WaPo: Obama administration should urge a probe of Oswaldo Payá death
Obama administration should urge a probe of Oswaldo Payá death
NELSON MANDELA was locked up on Robben Island. Andrei Sakharov was exiled to Gorky. Vaclav Havel was thrown into a Prague jail cell. Aung San Suu Kyi was repeatedly placed under house arrest. All of these courageous, dissident voices were muffled at some time by authoritarian regimes, but in the end, they found their way back to freedom. Oswaldo Payá of Cuba never got that chance.
Mr. Payá, who pioneered the Varela Project, a petition drive in 2002 seeking the guarantee of political freedom in Cuba, was killed in a car wreck July 22, along with a youth activist, Harold Cepero. The driver of the vehicle, Ángel Carromero, a Spaniard, was convicted and imprisoned on charges of vehicular homicide; in December, he was released to Spain. He told us in an interview published on the opposite page last week that the car carrying Mr. Payá was rammed from behind by a vehicle with government license plates. His recollections suggest that Mr. Payá died not from reckless driving but from a purposeful attempt to silence him — forever.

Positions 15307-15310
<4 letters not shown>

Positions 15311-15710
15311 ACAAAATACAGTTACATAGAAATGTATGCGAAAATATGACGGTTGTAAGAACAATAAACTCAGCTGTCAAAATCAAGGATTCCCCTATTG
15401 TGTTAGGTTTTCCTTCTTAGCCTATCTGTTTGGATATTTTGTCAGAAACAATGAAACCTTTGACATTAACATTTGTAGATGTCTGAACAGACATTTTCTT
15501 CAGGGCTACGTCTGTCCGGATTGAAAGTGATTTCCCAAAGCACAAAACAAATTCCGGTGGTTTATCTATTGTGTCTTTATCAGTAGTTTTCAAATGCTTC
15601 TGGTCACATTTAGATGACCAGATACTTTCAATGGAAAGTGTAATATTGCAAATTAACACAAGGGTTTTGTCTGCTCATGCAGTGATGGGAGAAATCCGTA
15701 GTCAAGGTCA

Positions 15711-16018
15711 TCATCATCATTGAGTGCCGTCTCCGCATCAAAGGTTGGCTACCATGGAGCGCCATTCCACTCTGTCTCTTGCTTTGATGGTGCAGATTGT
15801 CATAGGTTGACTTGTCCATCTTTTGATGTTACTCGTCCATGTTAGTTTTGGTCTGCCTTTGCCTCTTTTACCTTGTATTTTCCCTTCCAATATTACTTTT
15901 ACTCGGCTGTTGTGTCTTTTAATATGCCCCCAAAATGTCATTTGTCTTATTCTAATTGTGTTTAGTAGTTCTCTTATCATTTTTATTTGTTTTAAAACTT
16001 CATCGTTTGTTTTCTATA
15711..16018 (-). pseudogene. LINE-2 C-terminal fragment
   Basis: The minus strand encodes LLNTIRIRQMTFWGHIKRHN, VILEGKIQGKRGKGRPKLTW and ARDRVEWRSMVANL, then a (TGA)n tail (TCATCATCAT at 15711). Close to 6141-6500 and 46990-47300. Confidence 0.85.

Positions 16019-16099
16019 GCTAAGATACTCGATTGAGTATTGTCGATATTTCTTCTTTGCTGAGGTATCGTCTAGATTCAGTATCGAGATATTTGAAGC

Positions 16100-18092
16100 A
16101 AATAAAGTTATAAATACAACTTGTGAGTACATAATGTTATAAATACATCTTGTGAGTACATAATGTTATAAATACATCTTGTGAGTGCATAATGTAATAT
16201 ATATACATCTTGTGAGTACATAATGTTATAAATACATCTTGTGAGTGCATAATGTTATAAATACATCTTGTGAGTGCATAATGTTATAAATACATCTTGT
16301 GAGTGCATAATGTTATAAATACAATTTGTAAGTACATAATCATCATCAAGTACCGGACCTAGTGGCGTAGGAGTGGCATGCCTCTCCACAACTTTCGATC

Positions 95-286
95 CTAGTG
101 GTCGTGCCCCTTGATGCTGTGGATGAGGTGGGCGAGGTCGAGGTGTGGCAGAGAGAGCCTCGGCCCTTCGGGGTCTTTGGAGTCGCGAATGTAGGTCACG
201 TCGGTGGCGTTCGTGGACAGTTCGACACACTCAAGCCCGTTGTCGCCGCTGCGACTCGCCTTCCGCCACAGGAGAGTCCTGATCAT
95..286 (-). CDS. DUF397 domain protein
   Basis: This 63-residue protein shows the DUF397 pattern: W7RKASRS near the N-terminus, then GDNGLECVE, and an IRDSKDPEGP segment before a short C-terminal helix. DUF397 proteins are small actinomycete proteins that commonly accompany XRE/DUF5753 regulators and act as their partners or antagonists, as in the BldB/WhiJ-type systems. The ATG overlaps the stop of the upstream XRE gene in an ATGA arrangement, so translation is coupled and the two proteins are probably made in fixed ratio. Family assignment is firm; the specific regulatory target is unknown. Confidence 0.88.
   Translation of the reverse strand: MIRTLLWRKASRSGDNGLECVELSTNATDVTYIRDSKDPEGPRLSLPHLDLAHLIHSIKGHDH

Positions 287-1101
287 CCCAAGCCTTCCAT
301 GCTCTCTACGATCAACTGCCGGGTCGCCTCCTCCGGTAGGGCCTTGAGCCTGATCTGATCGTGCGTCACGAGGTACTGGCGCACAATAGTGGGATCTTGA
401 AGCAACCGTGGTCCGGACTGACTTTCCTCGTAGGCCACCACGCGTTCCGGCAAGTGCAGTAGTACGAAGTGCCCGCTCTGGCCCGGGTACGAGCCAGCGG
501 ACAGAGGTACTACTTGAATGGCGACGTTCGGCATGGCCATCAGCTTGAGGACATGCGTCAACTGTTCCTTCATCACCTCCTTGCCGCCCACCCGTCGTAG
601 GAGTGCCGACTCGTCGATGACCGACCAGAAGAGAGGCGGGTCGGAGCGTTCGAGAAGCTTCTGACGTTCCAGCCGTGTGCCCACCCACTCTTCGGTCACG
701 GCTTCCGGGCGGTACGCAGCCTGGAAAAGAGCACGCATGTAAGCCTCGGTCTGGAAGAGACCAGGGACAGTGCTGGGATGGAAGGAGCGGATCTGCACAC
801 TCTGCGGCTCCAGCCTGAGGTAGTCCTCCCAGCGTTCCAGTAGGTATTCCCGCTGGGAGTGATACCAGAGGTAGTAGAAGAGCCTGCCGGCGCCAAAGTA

On Wednesday, his daughter, Rosa Maria Payá, appeared before the U.N. Human Rights Council in Geneva. Speaking for the group U. N. Watch, Ms. Payá presented an appeal signed by 46 activists and political leaders from around the world, urging the United Nations to launch an international and independent investigation into Mr. Payá’s death. The signatories declared, “Mounting and credible allegations that the Cuban government may have been complicit in the murder of its most prominent critic, a leading figure in the human rights world, cannot go ignored by the international community.”
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